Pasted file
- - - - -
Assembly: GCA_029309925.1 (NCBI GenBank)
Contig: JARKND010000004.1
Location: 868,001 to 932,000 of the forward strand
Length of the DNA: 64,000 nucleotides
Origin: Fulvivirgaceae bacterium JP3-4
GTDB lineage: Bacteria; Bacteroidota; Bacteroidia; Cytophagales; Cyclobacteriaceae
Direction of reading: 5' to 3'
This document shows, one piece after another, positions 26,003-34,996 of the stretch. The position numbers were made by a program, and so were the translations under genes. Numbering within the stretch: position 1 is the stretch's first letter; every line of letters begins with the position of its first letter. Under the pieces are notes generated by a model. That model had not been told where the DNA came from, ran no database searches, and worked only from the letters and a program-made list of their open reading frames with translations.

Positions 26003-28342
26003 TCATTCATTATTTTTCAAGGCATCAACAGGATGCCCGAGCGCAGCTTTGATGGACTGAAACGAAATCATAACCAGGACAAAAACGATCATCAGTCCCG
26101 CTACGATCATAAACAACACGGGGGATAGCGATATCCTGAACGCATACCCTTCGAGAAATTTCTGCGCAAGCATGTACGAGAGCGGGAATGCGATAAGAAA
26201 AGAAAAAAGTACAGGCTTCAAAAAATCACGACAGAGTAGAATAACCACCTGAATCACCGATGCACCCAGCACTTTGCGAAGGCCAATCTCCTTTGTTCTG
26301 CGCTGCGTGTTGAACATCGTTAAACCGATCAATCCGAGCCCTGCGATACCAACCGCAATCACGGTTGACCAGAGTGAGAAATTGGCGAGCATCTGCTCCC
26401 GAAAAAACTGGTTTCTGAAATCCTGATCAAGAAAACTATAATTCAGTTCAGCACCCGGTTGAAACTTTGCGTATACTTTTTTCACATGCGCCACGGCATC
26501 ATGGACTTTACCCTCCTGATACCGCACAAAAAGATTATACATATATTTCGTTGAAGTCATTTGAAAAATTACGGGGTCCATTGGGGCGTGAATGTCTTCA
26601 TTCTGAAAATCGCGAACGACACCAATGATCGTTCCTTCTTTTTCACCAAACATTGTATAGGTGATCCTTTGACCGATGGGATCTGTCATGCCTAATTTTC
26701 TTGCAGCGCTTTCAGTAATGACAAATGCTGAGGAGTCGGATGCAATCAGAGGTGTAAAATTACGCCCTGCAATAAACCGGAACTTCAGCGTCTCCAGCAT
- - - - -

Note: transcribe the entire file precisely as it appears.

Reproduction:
Assembly: GCA_029309925.1 (NCBI GenBank)
Contig: JARKND010000004.1
Location: 868,001 to 932,000 of the forward strand
Length of the DNA: 64,000 nucleotides
Origin: Fulvivirgaceae bacterium JP3-4
GTDB lineage: Bacteria; Bacteroidota; Bacteroidia; Cytophagales; Cyclobacteriaceae
Direction of reading: 5' to 3'
This document shows, one piece after another, positions 26,003-34,996 of the stretch. The position numbers were made by a program, and so were the translations under genes. Numbering within the stretch: position 1 is the stretch's first letter; every line of letters begins with the position of its first letter. Under the pieces are notes generated by a model. That model had not been told where the DNA came from, ran no database searches, and worked only from the letters and a program-made list of their open reading frames with translations.

Positions 26003-28342
26003 TCATTCATTATTTTTCAAGGCATCAACAGGATGCCCGAGCGCAGCTTTGATGGACTGAAACGAAATCATAACCAGGACAAAAACGATCATCAGTCCCG
26101 CTACGATCATAAACAACACGGGGGATAGCGATATCCTGAACGCATACCCTTCGAGAAATTTCTGCGCAAGCATGTACGAGAGCGGGAATGCGATAAGAAA
26201 AGAAAAAAGTACAGGCTTCAAAAAATCACGACAGAGTAGAATAACCACCTGAATCACCGATGCACCCAGCACTTTGCGAAGGCCAATCTCCTTTGTTCTG
26301 CGCTGCGTGTTGAACATCGTTAAACCGATCAATCCGAGCCCTGCGATACCAACCGCAATCACGGTTGACCAGAGTGAGAAATTGGCGAGCATCTGCTCCC
26401 GAAAAAACTGGTTTCTGAAATCCTGATCAAGAAAACTATAATTCAGTTCAGCACCCGGTTGAAACTTTGCGTATACTTTTTTCACATGCGCCACGGCATC
26501 ATGGACTTTACCCTCCTGATACCGCACAAAAAGATTATACATATATTTCGTTGAAGTCATTTGAAAAATTACGGGGTCCATTGGGGCGTGAATGTCTTCA
26601 TTCTGAAAATCGCGAACGACACCAATGATCGTTCCTTCTTTTTCACCAAACATTGTATAGGTGATCCTTTGACCGATGGGATCTGTCATGCCTAATTTTC
26701 TTGCAGCGCTTTCAGTAATGACAAATGCTGAGGAGTCGGATGCAATCAGAGGTGTAAAATTACGCCCTGCAATAAACCGGAACTTCAGCGTCTCCAGCAT